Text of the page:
The former view is that history is simply a series of accidents, or acts of God, which world leaders are powerless to alter or prevent. One adherent of this view was President Jimmy Carter’s national security adviser, Zbigniew Brzezinski. Brzezinski, today a member of the executive committee of the secretive Trilateral Commission, said in 1981,
"History is much more the product of chaos than of conspiracy. . . . Increasingly, policy makers are overwhelmed by events and information."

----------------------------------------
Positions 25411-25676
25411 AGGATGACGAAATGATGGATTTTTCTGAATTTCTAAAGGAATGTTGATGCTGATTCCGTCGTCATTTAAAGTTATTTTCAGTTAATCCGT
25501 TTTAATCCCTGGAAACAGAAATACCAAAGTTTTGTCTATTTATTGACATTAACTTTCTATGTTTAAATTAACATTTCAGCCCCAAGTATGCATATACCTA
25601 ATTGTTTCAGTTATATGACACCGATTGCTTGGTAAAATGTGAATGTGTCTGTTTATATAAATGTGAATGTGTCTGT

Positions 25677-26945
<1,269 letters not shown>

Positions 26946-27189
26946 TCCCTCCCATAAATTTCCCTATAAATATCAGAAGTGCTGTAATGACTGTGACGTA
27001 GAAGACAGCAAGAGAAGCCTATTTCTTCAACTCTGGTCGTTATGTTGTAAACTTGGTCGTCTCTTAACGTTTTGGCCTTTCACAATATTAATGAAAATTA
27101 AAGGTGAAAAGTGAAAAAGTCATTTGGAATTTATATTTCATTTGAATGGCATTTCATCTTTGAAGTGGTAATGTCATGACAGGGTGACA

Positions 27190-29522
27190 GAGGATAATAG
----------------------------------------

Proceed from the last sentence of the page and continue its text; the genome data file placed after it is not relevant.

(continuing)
The conspiratorial view, on the other hand, could more accurately be called the "cause and effect" view. Obviously, accidents occur. Planes, trains, and cars crash. Ships sink. But in history, it is clear that human planning most often precipitates events.